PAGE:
App Camp for Girls raises $100K with two days left

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Making tech careers for girls attainable.
Making tech careers for girls attainable.
Photo: App Camp for Girls

Head to any technology conference and you’ll wonder where all the women are. We live in an age where women are routinely underrepresented at best, harassed and threatened at worst.

Technology classes in schools are just as bad, with less opportunity for girls to explore potential careers in high-tech fields.

To combat this, a group of women in Portland started App Camp for Girls in 2013, and they’ve now expanded to camps in Seattle and Vancouver.

“Apps are rapidly becoming an important part the world’s economy and culture,” writes the team on their website. “If women are left on the sidelines of this phenomenon, everyone suffers.”

They’ve also just raised their goal of $100,000 with two days left in their IndieGoGo campaign.

Apple customer says store gave him receipt with anti-gay message

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Apple-Genius-Bar

Tim Cook has led Apple into the front of the LGBT-rights movement with company appearances at Gay Pride parades and Wall Street Journal op-eds demanding equal rights for gay workers, but according to one Apple Store customer in Portland, some of Cook’s employee don’t share his enthusiasm for inclusion.

Adam Catanzarite, who self-identifies as queer, has taken to social media after an Apple specialist printed off his receipt for a set of EarPods with a not-so-subtle homophobic slur tossed in the spot reserved for his email addresses.

Take a look:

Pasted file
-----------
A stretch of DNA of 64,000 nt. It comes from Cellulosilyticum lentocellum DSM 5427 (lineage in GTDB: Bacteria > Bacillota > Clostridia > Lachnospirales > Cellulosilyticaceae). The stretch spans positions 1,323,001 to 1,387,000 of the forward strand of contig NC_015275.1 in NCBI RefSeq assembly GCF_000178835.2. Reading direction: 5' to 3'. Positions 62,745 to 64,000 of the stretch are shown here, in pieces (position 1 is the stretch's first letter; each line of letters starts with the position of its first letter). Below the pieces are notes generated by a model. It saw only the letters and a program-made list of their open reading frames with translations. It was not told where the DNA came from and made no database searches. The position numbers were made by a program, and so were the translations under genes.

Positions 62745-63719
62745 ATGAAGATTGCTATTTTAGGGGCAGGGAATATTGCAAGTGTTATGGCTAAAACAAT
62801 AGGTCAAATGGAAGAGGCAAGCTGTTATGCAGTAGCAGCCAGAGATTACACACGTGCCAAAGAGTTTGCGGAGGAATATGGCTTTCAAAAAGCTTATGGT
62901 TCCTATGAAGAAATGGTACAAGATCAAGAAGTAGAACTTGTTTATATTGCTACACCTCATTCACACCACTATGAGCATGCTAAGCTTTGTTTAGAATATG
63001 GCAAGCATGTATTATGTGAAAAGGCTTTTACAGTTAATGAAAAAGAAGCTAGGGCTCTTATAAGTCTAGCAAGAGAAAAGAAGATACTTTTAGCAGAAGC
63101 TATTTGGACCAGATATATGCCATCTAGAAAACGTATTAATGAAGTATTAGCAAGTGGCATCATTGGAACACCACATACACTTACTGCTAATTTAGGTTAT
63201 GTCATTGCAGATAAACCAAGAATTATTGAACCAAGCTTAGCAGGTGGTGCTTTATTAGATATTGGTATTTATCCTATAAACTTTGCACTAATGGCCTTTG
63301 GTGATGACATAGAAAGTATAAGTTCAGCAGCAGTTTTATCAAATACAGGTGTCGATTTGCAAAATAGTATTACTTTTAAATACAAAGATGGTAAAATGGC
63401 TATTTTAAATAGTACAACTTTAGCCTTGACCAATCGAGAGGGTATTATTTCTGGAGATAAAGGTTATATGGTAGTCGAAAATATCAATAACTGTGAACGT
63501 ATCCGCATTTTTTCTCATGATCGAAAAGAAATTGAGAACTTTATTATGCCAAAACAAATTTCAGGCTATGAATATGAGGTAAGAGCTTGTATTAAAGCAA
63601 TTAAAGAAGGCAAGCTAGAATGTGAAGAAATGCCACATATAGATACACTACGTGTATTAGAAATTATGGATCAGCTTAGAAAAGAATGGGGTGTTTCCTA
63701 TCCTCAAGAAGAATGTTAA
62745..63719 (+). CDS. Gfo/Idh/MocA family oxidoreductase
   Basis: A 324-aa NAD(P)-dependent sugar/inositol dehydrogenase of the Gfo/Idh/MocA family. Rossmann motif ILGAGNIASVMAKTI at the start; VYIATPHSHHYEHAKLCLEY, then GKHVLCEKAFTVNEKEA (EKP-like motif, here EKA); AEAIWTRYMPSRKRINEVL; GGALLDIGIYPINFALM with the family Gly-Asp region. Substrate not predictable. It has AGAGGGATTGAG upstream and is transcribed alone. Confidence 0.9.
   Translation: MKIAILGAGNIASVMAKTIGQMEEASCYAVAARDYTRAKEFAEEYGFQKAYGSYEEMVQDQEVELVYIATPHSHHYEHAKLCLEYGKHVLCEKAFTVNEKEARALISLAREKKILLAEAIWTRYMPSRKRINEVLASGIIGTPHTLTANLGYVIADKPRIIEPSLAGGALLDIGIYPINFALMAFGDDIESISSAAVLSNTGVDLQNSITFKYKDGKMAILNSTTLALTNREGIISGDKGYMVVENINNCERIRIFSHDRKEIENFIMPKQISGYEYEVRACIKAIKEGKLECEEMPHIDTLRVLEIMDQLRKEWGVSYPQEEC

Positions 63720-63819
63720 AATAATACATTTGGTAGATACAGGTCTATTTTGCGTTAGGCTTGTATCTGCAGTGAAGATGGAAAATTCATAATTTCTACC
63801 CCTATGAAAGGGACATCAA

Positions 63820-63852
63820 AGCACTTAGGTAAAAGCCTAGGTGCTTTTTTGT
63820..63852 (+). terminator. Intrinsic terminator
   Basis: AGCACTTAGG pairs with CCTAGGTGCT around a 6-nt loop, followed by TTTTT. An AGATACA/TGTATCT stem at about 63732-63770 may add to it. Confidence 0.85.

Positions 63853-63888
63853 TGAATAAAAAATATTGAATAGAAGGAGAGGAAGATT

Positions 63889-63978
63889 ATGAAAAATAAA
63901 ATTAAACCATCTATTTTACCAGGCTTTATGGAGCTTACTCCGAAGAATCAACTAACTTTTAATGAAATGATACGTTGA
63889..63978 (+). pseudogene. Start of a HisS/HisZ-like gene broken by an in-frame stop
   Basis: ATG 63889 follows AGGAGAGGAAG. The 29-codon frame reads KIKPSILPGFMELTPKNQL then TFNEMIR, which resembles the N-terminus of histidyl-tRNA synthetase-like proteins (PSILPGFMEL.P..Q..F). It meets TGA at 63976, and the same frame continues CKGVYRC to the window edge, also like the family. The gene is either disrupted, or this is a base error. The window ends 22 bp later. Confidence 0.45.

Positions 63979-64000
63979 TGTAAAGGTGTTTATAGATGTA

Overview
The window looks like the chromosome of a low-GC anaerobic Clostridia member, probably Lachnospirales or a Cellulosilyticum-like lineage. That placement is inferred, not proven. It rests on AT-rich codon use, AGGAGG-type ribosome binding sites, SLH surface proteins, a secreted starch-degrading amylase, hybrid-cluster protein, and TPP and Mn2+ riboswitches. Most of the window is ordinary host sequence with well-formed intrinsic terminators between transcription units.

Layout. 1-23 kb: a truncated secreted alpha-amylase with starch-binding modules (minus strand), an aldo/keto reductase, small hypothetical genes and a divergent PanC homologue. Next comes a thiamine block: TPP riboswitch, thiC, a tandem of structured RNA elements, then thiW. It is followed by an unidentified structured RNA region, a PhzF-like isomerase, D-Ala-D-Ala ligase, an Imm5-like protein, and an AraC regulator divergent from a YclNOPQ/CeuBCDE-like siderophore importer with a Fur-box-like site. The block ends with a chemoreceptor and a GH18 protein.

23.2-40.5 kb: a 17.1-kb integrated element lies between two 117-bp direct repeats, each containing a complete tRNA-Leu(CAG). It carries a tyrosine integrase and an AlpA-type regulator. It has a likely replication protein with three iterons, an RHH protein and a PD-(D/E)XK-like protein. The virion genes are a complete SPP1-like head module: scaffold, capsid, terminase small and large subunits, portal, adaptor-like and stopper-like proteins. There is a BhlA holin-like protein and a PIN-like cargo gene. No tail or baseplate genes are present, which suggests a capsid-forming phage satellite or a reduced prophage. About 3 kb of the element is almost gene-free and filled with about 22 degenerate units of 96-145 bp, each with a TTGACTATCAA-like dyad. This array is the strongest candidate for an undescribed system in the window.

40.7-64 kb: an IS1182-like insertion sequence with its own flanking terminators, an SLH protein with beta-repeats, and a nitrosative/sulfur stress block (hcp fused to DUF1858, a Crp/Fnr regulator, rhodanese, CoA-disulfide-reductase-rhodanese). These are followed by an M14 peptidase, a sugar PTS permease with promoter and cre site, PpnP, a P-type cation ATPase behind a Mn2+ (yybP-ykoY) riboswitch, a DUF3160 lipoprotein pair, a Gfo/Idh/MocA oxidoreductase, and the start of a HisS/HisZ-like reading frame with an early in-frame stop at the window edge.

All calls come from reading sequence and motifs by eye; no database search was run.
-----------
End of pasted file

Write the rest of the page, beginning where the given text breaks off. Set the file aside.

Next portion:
Stumptown shooter stalks the sexy and the strange

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Olsen's notes for Cardiac:
Olsen's notes for Cardiac: "Strobist: 550ex and Vivitar 285 with a red gel placed in the boxes. WL1600 with a strip bank to the left and above camera. Triggered via pocket wizards."

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Grab a camera when the zombies come. They won’t eat your brains — they’ll strike a pose.

It’s a trick photographer Luke Olsen learned when he was surrounded on the streets of his hometown. His shots from the Portland Zombie Walk showcase the lean and mean side of his stylish but macabre portraiture.

The organized chaos of events like the zombie walk offers comic relief from formal photography sessions filled with intricate lighting, staging and models. Any opportunity to capture inspired lunacy is technically practice, but Olsen gravitates toward flash mobs to cut loose with his camera-wielding compatriots. He’s thrown himself into the thick of SantaCon, the infamous alcohol-fueled rampage that grew from absurdist San Francisco street theater into a national headache. The moribund Portland Urban Iditarod, where teams of costumed runners dragged tricked-out shopping carts from bar to bar, has also been shutter fodder.

“It’s a great deal of fun to wander into a large event with a group of friends, shoot the event and reconvene later to see what everyone got,” says Olsen. “It’s like The Bang Bang Club, just 100 percent less deadly.”

An Apple Maps Glitch Has Cost This Restaurant $50,000

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Apple Maps has been the butt of an exhausting number of bad jokes. People in Australia have been stranded in the outback thanks to Scott Forstall’s mishap.

For most of us, glitches in Apple Maps are just a minor inconvenience and you can just switch over to Google Maps when you have a problem. But for one restaurant in Portland, Oregon, Apple Maps has cost them about $50,000 worth of business since it was released in September.